Nina was an apparently healthy girl, happy and well-adjusted. She had had no major illnesses and was quite athletic – swimming and playing soccer for her High School team in the States, where we lived for several years, and playing squash at university.
At 4 years old Nina had an unresponsive episode early in the morning. She was admitted to A&E. Bloods and urinalysis were normal and the discharge letter from the consultant paediatrician stated this should be regarded as a ‘funny turn’.
Eighteen months before her death, Nina had what was described as an ‘early morning fit’. She didn’t seem to be breathing and was rigid but recovered quickly. She was taken to Student Health where she was sent to A&E. She was kept in overnight for observation and had a 12 lead ECG which was reported as normal.
She was referred to Neurology and had an EEG with 1 lead ECG which was reported as normal. I went with her to the Neurology appointment where the event was described as an “unexplained episode of unconsciousness” and she was advised not to drive for one year..…There was no follow up.
On the morning of July 23rd 2003 I found Nina dead.
Post mortem found nothing abnormal and following discussion with our local pathologist who said it was almost certainly due to an epileptic seizure, he agreed to send her heart and brain to specialist pathology centres.
Within days of Nina’s death I had a phone call from a friend in Scotland who is a cardiologist. He explained to me that even if the heart pathology came back normal that it could be an electrical problem and that as these conditions could be inherited I should therefore get the whole family evaluated.
The younger boys had 12 lead ECGs and a 24 hour tape which looked normal. Cardiac pathology reported no abnormal findings on Nina’s heart. Neuro-pathology took 6 months and again there were no abnormalities found.
Our eldest son lives in New York. As we had lived in the States for several years it was quite easy to get him an appointment with a cardiologist. The ECG appeared normal but to be sure the cardiologist ran it past a friend who specialized in heart rhythms. He wanted to see Nina’s ECG for comparison so we asked for a copy of the ECG taken when she had had the original fit to be faxed to him. Within 15 minutes my son had a phone call telling him that his ECG appeared normal but that Nina’s was abnormal and looked like Long QT3.
Nina had had a 12 lead ECG; an EEG with 1 lead ECG; and seen a GP, 2 consultants and 2 specialist registrars.
Back in Britain, at our own insistence, we took the whole family’s ECGs to a cardiac electrophysiologist at a specialist centre. He agreed that all our ECGs looked normal but that Nina’s showed Long QT3. The question of genetic inheritance was raised and again we instigated action. At the post mortem, in spite of guidelines from the College of Pathologists, there were inadequate and incorrect tissue samples taken, which has caused some difficulty. However, eventually, with the small amount of tissue he had, the clinical geneticist was able to rule out the known genetic “spelling mistakes“ that can cause Long QT. This left us with the possibility that it was a new mutation and as this is like trying to search for a needle in a haystack the rest of the family could not be tested.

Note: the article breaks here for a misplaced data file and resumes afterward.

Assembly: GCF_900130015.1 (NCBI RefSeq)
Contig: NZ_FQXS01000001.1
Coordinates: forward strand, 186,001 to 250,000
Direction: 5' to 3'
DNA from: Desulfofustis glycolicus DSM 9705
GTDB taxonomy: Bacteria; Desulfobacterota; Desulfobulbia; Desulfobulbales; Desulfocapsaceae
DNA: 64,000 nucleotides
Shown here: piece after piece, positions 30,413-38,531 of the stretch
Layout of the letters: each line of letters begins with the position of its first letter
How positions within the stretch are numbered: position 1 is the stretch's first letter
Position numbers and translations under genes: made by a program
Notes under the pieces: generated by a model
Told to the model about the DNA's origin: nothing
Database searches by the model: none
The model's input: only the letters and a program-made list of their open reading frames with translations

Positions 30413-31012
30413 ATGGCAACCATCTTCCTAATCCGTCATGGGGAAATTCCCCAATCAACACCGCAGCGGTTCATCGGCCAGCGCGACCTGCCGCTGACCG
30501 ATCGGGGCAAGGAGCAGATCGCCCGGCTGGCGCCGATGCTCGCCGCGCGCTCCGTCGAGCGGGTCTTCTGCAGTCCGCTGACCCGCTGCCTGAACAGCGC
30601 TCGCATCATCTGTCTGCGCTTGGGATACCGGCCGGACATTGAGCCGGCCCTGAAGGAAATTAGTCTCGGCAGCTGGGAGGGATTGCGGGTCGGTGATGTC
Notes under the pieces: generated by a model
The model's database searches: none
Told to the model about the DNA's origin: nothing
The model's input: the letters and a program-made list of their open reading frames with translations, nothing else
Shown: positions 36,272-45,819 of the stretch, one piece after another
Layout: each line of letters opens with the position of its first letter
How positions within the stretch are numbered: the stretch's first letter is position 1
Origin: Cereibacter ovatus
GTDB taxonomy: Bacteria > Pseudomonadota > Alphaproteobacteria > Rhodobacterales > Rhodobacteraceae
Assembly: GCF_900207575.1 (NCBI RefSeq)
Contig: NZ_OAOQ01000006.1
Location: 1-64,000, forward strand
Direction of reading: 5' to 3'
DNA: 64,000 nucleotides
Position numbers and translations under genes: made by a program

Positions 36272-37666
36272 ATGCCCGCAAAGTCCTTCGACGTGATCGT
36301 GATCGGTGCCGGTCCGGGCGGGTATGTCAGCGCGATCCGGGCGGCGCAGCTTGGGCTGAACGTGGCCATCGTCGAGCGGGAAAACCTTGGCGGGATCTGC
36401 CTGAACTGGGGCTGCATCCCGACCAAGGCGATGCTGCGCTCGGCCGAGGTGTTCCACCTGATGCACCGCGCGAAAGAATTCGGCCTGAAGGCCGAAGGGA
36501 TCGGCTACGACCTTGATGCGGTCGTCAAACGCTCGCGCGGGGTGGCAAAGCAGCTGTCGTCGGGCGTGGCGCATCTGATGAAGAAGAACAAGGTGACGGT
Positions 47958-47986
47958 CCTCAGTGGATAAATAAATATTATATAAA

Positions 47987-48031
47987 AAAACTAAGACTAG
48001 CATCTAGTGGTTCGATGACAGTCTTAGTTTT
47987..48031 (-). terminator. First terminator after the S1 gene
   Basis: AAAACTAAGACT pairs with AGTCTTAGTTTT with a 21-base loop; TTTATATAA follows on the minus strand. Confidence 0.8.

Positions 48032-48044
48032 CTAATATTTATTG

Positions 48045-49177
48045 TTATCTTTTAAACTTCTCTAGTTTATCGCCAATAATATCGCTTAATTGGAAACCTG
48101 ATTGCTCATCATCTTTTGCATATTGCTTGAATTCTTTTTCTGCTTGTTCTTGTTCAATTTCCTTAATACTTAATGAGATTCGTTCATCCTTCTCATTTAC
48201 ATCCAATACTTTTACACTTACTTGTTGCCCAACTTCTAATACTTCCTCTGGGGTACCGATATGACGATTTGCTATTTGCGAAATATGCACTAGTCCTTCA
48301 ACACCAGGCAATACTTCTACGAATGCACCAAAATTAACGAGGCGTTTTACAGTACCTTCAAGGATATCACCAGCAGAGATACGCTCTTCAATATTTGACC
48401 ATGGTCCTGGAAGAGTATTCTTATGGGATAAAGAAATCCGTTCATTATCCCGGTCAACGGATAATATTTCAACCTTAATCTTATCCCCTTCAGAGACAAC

The death of any child is a tragedy, but for any family experiencing young sudden cardiac death this tragedy is compounded by the outreaching genetic implications..
There was no offer from the medical community for family or bereavement help It would have been helpful to have been given information about charities such as CRY
Following the inquest into Nina’s death there was a large article in The Times. One success story I would like to tell you about came as a direct result of this article. A GP in London saw a 23 year old girl who had previously been seen at his practice with episodes of syncope. Both his partners had sent her away with the explanation that her blood pressure was low and that she was pre menstrual. As the GP had read Nina’s story in The Times he referred her to Cardiology where an ECG showed she had Long QT1. She is now on beta blockers and her whole family are being assessed. It is possible she would have become one of the 600 young sudden cardiac deaths in Britain each year. This is probably a conservative estimate – 600 wasted young lives, 12 deaths every week, many of which are preventable.
From everything I have learned since Nina’s death it is clear to me that many GPs are not aware of Chapter 8 of the National Service Framework for Coronary Heart Disease, published in 2005. This contains recommendations with regard to arrhythmias and sudden cardiac death. The Department of Health is working to implement this Chapter but it is complex, involving awareness-raising with GPs and correct referrals both to secondary care and between hospital departments. If there is a tragedy, pathologists and coroners need to understand the value of correct tissue samples and fast track referrals to specialist cardiac pathology, and from there possibly to genetic evaluation.
Since Nina’s death I have been busy raising awareness about young sudden cardiac death with GPs, cardiac networks and most recently medical students – trying to make some impact on the embryonic doctors of the future. CRY have been a huge source of support to us from inquest help through to standing behind me as I try to raise awareness.
Simply put, fits, faints and funny turns need referral to Cardiology. An ECG is an inexpensive, non-invasive procedure but it must be read by an expert. If Nina had had the correct referral she could have been fitted with an ICD and maybe last week we would have been the proud parents attending her graduation in Part II Architecture.